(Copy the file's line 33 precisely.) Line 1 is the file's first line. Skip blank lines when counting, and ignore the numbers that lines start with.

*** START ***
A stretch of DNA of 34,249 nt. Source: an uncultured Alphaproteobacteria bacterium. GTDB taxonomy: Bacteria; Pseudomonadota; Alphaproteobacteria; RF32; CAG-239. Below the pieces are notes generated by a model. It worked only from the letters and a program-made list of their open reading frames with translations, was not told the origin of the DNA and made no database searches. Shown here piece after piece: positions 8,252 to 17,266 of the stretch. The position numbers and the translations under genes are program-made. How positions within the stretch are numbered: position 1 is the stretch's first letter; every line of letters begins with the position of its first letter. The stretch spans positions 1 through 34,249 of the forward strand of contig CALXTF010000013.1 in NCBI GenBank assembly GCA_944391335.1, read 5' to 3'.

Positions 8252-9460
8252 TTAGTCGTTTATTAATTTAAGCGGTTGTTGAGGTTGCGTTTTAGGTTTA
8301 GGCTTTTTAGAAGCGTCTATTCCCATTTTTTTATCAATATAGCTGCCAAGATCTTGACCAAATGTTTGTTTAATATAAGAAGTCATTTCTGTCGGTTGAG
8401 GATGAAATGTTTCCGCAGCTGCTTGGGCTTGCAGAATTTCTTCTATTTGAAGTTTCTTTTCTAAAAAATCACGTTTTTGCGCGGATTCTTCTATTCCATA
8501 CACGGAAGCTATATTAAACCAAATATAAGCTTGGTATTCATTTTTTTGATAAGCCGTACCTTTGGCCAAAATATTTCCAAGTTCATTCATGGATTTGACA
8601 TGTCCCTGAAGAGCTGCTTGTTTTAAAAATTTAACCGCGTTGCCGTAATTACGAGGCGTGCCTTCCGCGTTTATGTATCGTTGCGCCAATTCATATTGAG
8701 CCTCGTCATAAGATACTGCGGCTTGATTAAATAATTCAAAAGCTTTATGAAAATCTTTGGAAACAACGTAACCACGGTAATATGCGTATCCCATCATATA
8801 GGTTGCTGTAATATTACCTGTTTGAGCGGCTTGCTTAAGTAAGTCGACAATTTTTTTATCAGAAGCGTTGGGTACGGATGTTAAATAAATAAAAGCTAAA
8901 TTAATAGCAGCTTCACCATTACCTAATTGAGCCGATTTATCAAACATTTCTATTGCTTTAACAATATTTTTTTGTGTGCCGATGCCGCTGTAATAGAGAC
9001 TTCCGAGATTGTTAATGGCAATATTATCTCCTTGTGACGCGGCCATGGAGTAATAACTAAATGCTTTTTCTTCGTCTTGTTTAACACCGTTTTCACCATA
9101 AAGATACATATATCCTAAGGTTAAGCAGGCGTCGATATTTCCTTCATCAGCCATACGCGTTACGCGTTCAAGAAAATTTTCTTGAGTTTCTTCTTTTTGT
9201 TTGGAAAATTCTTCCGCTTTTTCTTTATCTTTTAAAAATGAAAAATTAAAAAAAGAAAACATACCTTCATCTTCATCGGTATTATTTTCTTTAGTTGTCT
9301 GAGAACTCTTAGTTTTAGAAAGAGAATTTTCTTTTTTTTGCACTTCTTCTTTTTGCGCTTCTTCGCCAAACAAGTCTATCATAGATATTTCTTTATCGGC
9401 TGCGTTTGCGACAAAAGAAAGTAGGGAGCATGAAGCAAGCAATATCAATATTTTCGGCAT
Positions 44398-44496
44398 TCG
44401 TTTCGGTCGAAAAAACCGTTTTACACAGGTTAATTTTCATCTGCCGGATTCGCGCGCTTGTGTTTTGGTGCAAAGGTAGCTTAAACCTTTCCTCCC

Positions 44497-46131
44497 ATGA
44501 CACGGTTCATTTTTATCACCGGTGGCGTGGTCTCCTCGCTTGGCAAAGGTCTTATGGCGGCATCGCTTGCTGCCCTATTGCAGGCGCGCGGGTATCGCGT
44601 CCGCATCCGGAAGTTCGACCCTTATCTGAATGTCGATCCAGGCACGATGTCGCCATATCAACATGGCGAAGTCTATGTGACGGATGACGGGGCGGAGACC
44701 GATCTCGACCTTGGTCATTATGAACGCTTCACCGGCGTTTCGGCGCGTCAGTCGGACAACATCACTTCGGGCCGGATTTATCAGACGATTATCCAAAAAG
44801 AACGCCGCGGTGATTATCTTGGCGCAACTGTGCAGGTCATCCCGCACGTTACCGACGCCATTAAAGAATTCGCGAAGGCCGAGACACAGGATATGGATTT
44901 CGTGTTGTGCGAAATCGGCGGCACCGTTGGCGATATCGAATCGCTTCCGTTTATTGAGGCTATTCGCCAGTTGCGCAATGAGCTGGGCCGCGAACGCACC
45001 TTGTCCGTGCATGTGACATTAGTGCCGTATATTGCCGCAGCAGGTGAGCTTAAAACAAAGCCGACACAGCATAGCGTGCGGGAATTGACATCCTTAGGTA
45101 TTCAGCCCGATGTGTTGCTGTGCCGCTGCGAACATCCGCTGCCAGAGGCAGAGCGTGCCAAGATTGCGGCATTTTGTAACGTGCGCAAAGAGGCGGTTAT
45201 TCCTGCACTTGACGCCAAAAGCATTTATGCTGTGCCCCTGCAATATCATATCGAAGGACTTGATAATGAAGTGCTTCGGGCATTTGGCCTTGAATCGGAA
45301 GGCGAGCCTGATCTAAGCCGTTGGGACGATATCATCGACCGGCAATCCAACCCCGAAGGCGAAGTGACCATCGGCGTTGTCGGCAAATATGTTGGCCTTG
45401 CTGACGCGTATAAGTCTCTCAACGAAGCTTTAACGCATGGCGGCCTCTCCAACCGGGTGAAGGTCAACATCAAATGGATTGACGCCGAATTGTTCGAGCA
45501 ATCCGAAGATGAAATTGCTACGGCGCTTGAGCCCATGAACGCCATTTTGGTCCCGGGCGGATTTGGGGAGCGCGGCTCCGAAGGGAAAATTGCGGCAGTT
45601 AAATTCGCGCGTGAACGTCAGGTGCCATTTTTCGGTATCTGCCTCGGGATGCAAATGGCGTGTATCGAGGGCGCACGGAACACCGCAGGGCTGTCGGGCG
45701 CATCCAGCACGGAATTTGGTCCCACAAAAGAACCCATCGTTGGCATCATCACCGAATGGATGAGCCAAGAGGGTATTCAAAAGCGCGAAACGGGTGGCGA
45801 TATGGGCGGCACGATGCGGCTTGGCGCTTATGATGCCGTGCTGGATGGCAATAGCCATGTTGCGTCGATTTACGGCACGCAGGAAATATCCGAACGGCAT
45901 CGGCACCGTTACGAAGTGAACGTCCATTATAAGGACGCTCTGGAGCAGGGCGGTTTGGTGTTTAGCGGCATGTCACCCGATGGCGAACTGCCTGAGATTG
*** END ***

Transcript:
45701 CATCCAGCACGGAATTTGGTCCCACAAAAGAACCCATCGTTGGCATCATCACCGAATGGATGAGCCAAGAGGGTATTCAAAAGCGCGAAACGGGTGGCGA